First floor structure sitting in the dirt waiting to rot away. Second floor structure waiting to fall onto the first floor. It had been 'renovated' by Lips-Stick on a Pig Incorporated.
An island hood would block the cooks view of everyone at the party, to everyone else in the room the cook is decapitated a headless hostess. We used by Best Range Hoods model is called Cirrus pronunciation: “Sear-rus”.
"We love the open floor plan we have now. Thank goodness, because of Signature Kitchens Additions & Baths, it's not built on the hidden nightmare we bought." said Dave Wethington
The carriage house was obviously once a house for horses and carriages. The neighbor also said it was many other things over her 80 years living next store, first as a child when here parents were alive. It was a Speakeasy in the 1920’s during prohibition. It may have been a Blacksmith’s house before that and a house of ill repute afterward. It was a mechanic’s house and garage. Makes sense small house large front yard.
More recently after the Washington DC home had been remodeled it was sold to a young couple from Illinois. An excerpt from the Realtors notes to the public reads; “Hit the must haves with 2 real BRs & a classic bath… newly updated kitchen. Dig the details, such as original claw foot tub, built-in book nook & back brick patio. Short stroll to Potomac Ave Metro, the Market or Barrack’s Row.” Then of course there were all the pretty pictures taken after the home was professionally staged.
What it should also have said was newly renovated first floor structure sitting in the dirt waiting to rot away. Original cracked second floor structure waiting to fall onto the first floor. Or perhaps renovated by Lips-Stick on a Pig Incorporated.
Soon after their purchase an email came to Signature Kitchens Additions & Baths from the new owner Dave “Hi there, we just recently closed on a home in SE Capitol Hill. We have had the opportunity to review some of your portfolio online, and wanted to reach out to contact you for availability and interest in taking on a new project. Our row home is just within the boundaries of the Washington DC Capitol Hill historic district. A two-bedroom, 1.5 baths. We are seeking your expertise in a renovation and re-imagining of the kitchen – dining space; a laundry – powder room all are on the first floor; and a complete transformation of the upstairs bathroom in our new DC home. We would love to have the opportunity to meet with you and discuss further, and would appreciate your experience advice on next steps.”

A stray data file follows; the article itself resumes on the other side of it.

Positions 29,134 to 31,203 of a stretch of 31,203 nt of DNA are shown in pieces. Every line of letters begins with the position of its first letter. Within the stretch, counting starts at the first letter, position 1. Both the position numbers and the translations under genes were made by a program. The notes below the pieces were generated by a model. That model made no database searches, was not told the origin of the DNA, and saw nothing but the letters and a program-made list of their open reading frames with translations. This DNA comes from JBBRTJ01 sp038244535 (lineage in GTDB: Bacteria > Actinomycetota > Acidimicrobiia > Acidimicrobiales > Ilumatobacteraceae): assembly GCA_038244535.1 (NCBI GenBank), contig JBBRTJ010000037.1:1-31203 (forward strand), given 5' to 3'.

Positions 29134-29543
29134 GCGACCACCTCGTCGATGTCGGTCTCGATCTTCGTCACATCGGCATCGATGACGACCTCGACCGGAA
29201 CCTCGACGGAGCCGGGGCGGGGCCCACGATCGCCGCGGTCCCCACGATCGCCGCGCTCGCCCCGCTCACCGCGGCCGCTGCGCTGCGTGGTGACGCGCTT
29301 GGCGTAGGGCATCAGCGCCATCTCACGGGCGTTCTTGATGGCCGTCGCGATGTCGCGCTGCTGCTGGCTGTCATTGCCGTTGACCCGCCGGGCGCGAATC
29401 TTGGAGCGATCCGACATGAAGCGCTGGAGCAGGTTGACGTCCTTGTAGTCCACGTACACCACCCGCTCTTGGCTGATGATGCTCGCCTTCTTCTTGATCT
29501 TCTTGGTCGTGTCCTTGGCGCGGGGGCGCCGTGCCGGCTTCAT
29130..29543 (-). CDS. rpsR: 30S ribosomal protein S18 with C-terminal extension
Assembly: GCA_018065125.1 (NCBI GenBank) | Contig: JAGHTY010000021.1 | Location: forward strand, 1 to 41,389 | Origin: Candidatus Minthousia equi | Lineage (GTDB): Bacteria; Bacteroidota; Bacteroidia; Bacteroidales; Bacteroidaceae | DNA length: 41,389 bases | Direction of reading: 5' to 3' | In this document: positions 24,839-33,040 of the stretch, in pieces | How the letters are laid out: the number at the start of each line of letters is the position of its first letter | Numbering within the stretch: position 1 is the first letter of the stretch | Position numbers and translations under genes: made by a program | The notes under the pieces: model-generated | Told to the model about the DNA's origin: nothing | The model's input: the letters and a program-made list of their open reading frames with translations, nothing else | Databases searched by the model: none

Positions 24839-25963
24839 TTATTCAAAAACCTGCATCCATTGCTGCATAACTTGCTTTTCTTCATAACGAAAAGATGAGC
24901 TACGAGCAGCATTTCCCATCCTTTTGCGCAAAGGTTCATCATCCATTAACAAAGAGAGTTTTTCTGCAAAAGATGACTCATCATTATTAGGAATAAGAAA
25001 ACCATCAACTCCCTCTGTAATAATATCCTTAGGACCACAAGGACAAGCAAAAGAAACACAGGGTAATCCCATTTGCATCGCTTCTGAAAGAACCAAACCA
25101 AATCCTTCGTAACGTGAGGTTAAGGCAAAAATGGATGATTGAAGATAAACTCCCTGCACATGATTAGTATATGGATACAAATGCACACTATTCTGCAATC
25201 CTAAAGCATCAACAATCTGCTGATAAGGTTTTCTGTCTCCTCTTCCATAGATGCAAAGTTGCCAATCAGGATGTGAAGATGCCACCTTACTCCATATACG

Shortly thereafter we met in our bath & kitchen showroom for the first step in our bath & kitchen design process to discuss their budget, tastes and aspirations for the remodel. Our next meeting the second step was at Dave and Amanda’s house.
As I approached the house I thought ‘I bet there is no crawl space.” There was a row of soldier in the brick work just above the dirt. In masonry a “row of soldiers are a course “row” of bricks cut in half and turned short side out. It’s an Architectural element often under windows or a row denoting the start of a floor. If this was the start of the first floor it was mighty close to the ground. I thought this reminds me of our open floor plan kitchen and bath remodel on 4th St Capitol Hill SE (where the rear of the house had its joist sitting in the dirt since Lincoln was shot at Ford’s Theatre). When Dave opened the door I had to step up 4″ at the threshold. There was an alarm going off in my head.
Dave gave me a tour of the house. Like so many houses in the District of Columbia “recently renovated” or not, it desperately needed to be designed and remodeled. As we stood around in the kitchen I asked Dave is there a crawl space? After he said no I think he was surprised when I said I thought we should put a camera through the floor and see what this kitchen is sitting on. I described a recent kitchen remodel 8 streets closer to the Capitol where we discovered the entire rear of the house had no footer; its foundation was two rows of brick in a trench with joist in beam pockets at ground level in touch with the dirt. Part of our remodel was to replace a rotted sub floor, after doing so we discovered all of the joists had rotted out of the beam pockets and with no sub floor to hold them up those not in a substantial amount of dirt simply tilted over or fell over completely. Dave’s eyes went wide… an Oh Sh.. moment.
A week later after the inspection camera below the floor revealed a joist sitting in the dirt, I could not tell much more than that. We agreed to open up the kitchen floor the size of a sheet of plywood. It was not a pretty sight. Whoever “recently renovated the house” had duplicated the position of the joist he obviously found in contact with the dirt. We were looking at fresh pine not pressure treated in direct contact with the ground. A termite party. Heck a termite all you can eat convention.